Federation of Law Societies of Canada's Policy Counsel Counterpart Group prepared new guidance
The Federation of Law Societies of Canada’s policy counsel counterpart group has recently released new guidance for legal professionals dealing with sanctions imposed by the federal government on Russia and Belarus amid the ongoing conflict in Ukraine.
The new guidance, or the Canadian Sanctions Related to Russia and Belarus: Implications for the Profession, listed down certain obligations that legal professionals should be mindful of in considering the potential impacts of the sanctions on the provision of legal services.
“Legal professionals are expected to familiarize themselves with the sanctions and exercise due diligence in determining whether the sanctions apply to a matter or client they are dealing with,” the FLSC said.
Under Special Economic Measures (Russia) Regulations, it is prohibited for any Canadian citizen or person in Canada to:
- Deal in any property, wherever situated, held by or on behalf of a designated person whose name is listed in schedule 1;
- Enter into or facilitate, directly or indirectly, any transaction related to such a dealing;
- Provide any financial or other related services in respect of such a dealing;
- Make any goods, wherever situated, available to a designated person listed in schedule 1;
- Provide any financial or related service to, or for the benefit of, a designated person listed in schedule 1.
Since legal professionals cannot assist clients engaged in illegal conduct, the new guidance advises lawyers to scrutinize any requests they receive from clients to ensure they do not get involved with a designated person dealing in a prohibited activity.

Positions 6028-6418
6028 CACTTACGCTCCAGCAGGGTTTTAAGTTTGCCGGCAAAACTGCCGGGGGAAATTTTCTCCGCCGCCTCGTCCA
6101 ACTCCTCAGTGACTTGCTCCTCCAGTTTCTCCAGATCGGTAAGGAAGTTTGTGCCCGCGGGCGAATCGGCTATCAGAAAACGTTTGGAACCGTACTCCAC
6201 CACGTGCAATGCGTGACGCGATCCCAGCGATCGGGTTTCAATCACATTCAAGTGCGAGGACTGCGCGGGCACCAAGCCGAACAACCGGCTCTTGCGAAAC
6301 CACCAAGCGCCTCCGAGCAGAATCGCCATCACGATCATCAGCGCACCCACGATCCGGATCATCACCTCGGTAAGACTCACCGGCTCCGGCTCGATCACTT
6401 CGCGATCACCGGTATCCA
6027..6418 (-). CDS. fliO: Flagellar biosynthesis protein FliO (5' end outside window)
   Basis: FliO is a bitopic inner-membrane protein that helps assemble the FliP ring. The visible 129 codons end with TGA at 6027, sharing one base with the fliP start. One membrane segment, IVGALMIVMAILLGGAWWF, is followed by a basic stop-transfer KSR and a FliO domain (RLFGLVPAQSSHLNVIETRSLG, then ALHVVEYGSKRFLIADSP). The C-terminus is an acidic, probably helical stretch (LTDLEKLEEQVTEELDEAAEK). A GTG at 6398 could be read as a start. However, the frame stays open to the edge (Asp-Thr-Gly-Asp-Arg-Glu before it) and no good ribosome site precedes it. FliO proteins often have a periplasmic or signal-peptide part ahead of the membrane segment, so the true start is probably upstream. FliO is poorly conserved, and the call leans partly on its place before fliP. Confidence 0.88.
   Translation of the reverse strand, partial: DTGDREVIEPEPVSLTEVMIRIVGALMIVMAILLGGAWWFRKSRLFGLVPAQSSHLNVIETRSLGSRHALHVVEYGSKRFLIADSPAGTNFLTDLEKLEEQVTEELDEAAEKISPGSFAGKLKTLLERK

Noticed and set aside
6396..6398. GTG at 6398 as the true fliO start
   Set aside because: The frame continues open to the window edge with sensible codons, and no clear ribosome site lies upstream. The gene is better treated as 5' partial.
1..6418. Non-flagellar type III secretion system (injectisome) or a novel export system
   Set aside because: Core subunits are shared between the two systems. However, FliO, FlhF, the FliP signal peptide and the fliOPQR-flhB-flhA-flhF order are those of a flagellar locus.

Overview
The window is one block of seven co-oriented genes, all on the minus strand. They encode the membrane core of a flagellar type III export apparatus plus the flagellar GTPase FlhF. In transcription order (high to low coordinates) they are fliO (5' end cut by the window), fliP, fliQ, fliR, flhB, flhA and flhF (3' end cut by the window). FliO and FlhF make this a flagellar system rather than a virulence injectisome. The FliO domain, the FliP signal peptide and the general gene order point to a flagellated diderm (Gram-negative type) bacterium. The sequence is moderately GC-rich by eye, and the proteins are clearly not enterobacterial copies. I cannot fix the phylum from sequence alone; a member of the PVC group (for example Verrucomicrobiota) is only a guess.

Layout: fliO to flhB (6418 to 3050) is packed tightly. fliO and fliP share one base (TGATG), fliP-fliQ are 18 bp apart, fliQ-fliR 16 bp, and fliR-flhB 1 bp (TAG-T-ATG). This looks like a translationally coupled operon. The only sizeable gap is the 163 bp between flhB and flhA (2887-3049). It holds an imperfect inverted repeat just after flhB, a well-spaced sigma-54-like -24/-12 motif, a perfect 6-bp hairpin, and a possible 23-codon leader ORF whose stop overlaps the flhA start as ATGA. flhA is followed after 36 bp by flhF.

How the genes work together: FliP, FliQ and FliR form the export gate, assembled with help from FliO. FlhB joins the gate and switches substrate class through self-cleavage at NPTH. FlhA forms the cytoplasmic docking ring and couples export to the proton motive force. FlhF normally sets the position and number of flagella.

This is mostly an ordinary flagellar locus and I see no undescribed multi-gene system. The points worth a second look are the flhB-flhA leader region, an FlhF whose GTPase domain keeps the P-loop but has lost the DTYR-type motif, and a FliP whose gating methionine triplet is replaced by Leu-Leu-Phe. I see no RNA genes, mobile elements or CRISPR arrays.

“Legal professionals are reminded that they may be targeted by bad actors seeking to evade or avoid the consequences of the sanctions,” the FLSC said. “They should remain vigilant and guard against such advances.”
If a request from a client would, if acted upon, violate the sanctions or the rules of professional conduct, the new guidance urges legal professionals to advise their client.
“If a client persists with their request despite this advice, the legal professional must withdraw from representation and follow the applicable rules of professional conduct governing withdrawal from representation,” the FLSC said.
The new guidance also requires legal professionals to know their clients, comply with client identification and verification rules, and familiarize themselves with the persons targeted by the sanctions.
“Legal professionals should take all reasonable steps to identify participants in a transaction and ensure that they do not include persons targeted by the sanctions,” the FLSC said.
Moreover, the new guidance requires legal professionals to obtain information about the source and origins of the funds related to their legal services.
The new guidance also reminds legal professionals of their duties under the applicable rules of professional conduct and human rights statutes to not engage in discrimination based on a protected ground, such as national or ethnic origin, when providing legal assistance.